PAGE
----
The Canadian national health care system provides reasonable health care for all Canadian citizens, and when the Canadian dollar is weak relative to the U.S. dollar, it seems these two realities, along with the problem of Canadians living in the economic shadow of the mighty American economy, could be addressed by Canada becoming part of the US. But Canadians would find this abhorrent—as abhorrent as many French Canadians (who very much want to have their own French-Canadian country) feel about being Canadian citizens.    

A merger of the United States and Canada could create the United States of Canada (the USC), and with the addition of thirteen Canadian provinces, the newly formed nation would consist of sixty-three states. The Canadian health care system would be adopted for all USC citizens (a significant improvement over the Affordable Care Act), and the economic strength of this new country would be even greater than that of the former USA. The recurring problem of a weak Canadian dollar would disappear if the USC steers clear of foreign wars and financial crises—a more likely prospect with the inclusion of Canadian voters in the political process.

While living in Canada for three years, I learned that many Canadians dislike Americans, and particularly abhor some American foreign policies. But who could blame them? Canadians also loathe living in the shadow of such economic might, especially when U.S. power is unfairly exercised regarding Canadian interests. Once they are part of the United States of Canada, the anxiety and fears of many Canadians, and Americans, would diminish greatly.

But what would Americans feel and think about their new country? Americans should find it acceptable to substitute the name “Canada” for “America” since all Americans would have efficient health care insurance and an even stronger economy. And when Canadians feel as though they are being caused to “kiss the economic ass of the US,” they can think USC instead of USA during each kiss. I love Canada, but this is my offering to those Canadians who don’t like America and Americans—and there are many.


Looking out the driver’s side window toward the west while driving north on Interstate 29 somewhere north of Sioux Falls, South Dakota en route to Winnipeg on Christmas Day 2002, I noticed the setting sun about to touch the horizon. A paved side road, possibly a local county road, visible from the passenger side window, ran parallel to the Interstate highway as both crossed the gently rising and falling terrain. I hadn’t noticed the side road until my peripheral vision detected an object beginning to take flight—slowly rising up off the road in the same direction I was traveling.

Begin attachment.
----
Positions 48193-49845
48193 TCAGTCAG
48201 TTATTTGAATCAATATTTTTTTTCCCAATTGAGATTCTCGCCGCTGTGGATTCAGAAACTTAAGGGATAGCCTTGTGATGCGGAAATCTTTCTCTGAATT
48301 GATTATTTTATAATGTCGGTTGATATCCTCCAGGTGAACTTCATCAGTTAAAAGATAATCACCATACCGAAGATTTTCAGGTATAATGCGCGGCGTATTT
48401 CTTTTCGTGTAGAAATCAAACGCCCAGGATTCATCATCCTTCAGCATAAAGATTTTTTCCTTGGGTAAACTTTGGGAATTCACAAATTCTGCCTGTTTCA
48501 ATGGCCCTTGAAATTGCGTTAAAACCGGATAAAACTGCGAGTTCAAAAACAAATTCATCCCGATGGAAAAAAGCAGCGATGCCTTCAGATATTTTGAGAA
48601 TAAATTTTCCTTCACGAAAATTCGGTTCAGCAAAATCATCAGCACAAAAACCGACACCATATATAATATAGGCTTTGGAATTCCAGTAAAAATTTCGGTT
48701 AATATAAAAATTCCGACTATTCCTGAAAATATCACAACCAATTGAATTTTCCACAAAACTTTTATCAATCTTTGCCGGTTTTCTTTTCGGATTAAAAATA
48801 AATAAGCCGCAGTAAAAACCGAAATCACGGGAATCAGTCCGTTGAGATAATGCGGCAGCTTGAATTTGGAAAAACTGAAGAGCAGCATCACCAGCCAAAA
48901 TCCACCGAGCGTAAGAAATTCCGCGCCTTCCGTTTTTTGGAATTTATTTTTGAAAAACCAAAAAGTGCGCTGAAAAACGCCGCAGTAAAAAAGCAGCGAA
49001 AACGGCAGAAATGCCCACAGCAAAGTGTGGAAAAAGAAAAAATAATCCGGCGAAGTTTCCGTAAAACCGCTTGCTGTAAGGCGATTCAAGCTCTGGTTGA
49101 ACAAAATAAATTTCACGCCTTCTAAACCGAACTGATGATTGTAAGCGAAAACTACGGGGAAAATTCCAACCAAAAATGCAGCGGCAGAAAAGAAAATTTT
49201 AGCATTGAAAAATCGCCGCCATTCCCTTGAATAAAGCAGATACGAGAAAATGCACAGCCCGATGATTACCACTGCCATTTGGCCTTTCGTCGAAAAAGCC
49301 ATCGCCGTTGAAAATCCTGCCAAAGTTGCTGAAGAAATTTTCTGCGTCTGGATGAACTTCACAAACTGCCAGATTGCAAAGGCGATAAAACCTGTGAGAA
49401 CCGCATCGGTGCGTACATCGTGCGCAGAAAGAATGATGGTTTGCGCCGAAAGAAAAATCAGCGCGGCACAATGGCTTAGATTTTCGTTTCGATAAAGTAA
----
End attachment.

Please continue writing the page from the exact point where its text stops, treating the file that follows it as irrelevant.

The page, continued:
My first thought was that an automobile was becoming airborne, but such unlikely possibility quickly morphed into the notion that a small aircraft was taking flight. The solid black object gently lifted into the air at a gradual trajectory, as a small aircraft would do, as my mind churned to imagine what sort of flying object it could be. After reaching an altitude of about thirty or forty feet, the object slowly began its descent and gently touched down on the side road while continuing to move at the same rate of speed I was traveling. To my great amazement, the object again gradually became airborne and then gently landed. My mind raced and raced until the mystery was finally resolved. The position of the setting sun on the left side of my car had perfectly cast the car’s shadow onto the side road on my right, which caused the shadow to appear as an object moving in the same northerly direction, and at the same exact speed at which I traveled. Seconds later, the shadow gently took flight again but this time disappeared as the topography along Interstate 29 changed.

I wonder if others have experienced a similar phenomenon since the setting or rising sun and the topography of two parallel roadways must often link in the required harmony to create make such an event. For the minute or two the illusion existed, it was a welcome, entertaining exception to the monotony of a long day’s drive up North on a beautiful Christmas Day.


In the early 1990s, the enormous size of the Mexican national debt prompted a member of the Mexican government to seriously suggest the sale of Baja California to the United States as a solution to their debt crisis. They believed the United States government would assess the value of Baja as at least equal to the Mexican national debt and leap at an opportunity to purchase the Mexican peninsula.